Arctic Today: The only US heavy icebreaker catches fire returning from Antarctica
The crew of the Polar Star, the only operable U.S. heavy polar icebreaker, had completed this season’s annual resupply mission to Antarctica despite a bevy of difficulties: an electrical system began smoking, one of two evaporators used for making drinking water broke, a shaft on the propeller began leaking, and there were ship-wide power outages.
After resupplying McMurdo Station, the Polar Star began her 11,200-mile journey back to the dry dock in Seattle.
But she only made it about 650 miles north of McMurdo Sound before another incident struck.
At 9 pm on Feb. 10, a fire broke out in the incinerator room. The crew tried to put it out with four fire extinguishers, but that didn’t work. Fire crews continued battling the blaze for nearly two hours before they were able to put it out. No one was injured.
Although damage from the fire itself was limited to the incinerator, firefighters had to cool down an exhaust pipe with water, which damaged electrical systems and insulation in the incinerator room. The cause of the fire is still being investigated.
“It’s always a serious matter whenever a shipboard fire breaks out at sea, and it’s even more concerning when that ship is in one of the most remote places on Earth,” said Vice Adm. Linda Fagan, commander of the U.S. Coast Guard’s Pacific Area, in a statement. “The crew of the Polar Star did an outstanding job — their expert response and determination ensured the safety of everyone aboard.”
The 150-member crew of the Polar Star broke through nearly 17 miles of ice to open up McMurdo Sound. On January 30, the icebreaker escorted a container ship with 10 million pounds of goods to resupply McMurdo Station, Amundsen-Scott South Pole Station and other U.S. field camps.
After refueling at McMurdo Station, the ship began the long journey back to its home port, where she spends most of the year being repaired in anticipation of next year’s Antarctic mission. The fire broke out soon after.
Four days later, on Feb. 14, Congress passed an omnibus spending bill and President Trump signed it into law. The bill included funding for a new heavy icebreaker, now officially called a polar security cutter. But it may be years before the new vessel is operational.
The Coast Guard plans to have its new icebreaker — the first to be built in two decades — in the water by 2023. But that’s more of an aspirational goal, observers say, because that is when the Polar Star is expected to cease functioning. The 43-year-old ship completed a ten-year service-life extension in 2013 to prolong its operability to 2023.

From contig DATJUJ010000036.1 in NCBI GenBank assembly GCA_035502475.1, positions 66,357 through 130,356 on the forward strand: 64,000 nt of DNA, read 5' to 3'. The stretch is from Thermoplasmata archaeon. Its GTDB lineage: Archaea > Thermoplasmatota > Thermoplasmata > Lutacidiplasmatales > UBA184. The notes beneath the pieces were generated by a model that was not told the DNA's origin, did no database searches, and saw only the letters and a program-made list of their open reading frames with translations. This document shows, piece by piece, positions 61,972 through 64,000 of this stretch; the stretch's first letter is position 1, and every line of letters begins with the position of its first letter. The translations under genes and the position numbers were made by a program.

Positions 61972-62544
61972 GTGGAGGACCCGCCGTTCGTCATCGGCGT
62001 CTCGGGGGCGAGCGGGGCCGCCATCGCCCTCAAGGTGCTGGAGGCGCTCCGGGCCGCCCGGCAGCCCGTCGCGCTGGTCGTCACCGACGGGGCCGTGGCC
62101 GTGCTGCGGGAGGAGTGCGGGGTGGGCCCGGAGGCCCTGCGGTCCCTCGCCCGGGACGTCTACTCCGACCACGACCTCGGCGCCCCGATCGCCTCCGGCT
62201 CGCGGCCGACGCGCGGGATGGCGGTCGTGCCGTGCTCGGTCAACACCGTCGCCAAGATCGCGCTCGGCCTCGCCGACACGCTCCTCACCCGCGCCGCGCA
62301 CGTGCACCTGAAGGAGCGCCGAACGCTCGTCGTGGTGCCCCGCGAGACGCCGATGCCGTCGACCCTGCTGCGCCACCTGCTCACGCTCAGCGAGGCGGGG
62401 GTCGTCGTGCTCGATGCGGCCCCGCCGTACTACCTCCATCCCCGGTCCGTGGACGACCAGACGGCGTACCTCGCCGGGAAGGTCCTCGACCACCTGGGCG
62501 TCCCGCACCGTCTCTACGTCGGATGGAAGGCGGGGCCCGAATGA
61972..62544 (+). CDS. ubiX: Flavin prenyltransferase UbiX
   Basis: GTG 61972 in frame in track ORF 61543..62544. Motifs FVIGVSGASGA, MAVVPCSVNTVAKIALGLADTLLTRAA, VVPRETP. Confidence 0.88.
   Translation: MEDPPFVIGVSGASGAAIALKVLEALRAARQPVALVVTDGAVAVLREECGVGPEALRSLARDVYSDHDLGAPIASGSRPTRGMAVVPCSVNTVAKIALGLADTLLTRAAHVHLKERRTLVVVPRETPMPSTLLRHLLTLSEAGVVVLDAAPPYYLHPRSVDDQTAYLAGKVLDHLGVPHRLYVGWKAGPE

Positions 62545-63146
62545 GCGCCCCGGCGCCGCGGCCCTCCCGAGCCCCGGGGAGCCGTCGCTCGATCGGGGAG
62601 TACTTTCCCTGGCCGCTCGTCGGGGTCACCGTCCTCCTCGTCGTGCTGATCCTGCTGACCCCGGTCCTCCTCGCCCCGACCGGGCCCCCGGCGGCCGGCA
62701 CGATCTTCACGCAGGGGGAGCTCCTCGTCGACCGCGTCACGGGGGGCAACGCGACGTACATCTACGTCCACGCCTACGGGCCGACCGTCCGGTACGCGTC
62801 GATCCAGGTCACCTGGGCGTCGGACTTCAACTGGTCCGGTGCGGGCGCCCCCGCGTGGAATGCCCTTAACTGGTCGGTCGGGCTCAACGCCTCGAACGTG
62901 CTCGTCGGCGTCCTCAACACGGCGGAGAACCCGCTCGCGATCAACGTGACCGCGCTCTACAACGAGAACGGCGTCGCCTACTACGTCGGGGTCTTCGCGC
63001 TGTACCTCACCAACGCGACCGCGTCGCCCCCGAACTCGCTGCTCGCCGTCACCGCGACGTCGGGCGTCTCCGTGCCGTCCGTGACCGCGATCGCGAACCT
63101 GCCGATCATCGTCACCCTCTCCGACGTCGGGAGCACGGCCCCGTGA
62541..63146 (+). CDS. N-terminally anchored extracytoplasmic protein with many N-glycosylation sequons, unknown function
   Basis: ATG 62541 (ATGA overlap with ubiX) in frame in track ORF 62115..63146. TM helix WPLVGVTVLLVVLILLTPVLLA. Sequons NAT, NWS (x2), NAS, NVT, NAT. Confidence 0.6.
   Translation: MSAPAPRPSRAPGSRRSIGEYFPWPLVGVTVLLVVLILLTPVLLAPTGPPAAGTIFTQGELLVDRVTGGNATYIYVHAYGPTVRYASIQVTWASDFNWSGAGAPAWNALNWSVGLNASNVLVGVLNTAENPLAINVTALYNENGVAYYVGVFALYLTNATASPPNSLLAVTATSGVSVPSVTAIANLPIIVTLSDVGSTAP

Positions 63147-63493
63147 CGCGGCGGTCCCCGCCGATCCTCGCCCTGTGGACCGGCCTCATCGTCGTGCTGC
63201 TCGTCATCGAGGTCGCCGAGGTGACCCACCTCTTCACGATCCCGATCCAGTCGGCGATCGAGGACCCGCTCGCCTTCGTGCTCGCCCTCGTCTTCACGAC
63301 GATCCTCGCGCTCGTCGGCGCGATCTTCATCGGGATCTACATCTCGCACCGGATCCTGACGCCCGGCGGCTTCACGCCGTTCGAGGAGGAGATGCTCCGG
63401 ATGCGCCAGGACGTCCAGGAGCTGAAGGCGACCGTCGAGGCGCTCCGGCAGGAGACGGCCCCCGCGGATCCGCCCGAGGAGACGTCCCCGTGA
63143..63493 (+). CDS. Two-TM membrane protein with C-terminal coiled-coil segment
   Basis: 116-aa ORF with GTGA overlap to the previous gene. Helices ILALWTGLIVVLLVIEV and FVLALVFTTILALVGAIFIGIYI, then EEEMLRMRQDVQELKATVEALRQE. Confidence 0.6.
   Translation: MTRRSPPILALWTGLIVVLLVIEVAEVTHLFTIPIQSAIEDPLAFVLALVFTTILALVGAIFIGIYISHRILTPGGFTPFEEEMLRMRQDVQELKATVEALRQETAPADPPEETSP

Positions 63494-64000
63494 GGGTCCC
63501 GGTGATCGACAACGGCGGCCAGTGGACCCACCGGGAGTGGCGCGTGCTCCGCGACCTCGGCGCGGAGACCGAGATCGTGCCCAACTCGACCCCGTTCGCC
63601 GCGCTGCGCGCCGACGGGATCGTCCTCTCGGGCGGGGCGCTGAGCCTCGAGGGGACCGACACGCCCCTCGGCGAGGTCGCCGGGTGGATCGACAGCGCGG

“The Coast Guard’s planned delivery dates were not informed by a realistic assessment of shipbuilding activities, but rather driven by the potential gap in icebreaking capabilities once the Coast Guard’s only operating heavy polar icebreaker—the Polar Star —reaches the end of its service life,” wrote the Government Accountability Office in a 2018 report.
“The lead time on these cutters is a very long time,” Alaska Sen. Lisa Murkowski told ArcticToday. “It may be 10 years before we see it in the water.”
Meanwhile, the Polar Star “will be at the end of her useful life — probably past the end of her useful life.” Murkowski said.
“We’ve already rehabbed her once. Now they want to know what it’s going to take in order to extend it once again,” she said. “I think that’s throwing good money after bad.”
Although Murkowski has long advocated for more icebreakers in the Arctic, it’s very likely that the first heavy icebreaker would instead take on the Antarctic resupply mission currently undertaken by the aging Polar Star, she said.
“In order to keep up the contract we have down in McMurdo, we’re going to see this vessel down in the South Pole and not at the North Pole,” she said. “So you still haven’t responded to the need” in the Arctic.
After leaving Antarctica, the Polar Star stopped in New Zealand for a port call before continuing on to Seattle, the Coast Guard said in a statement. Plans are already underway to repair the incinerator and other faulty parts before next year’s journey.
By: Melody Schreiber
Source: Arctic Today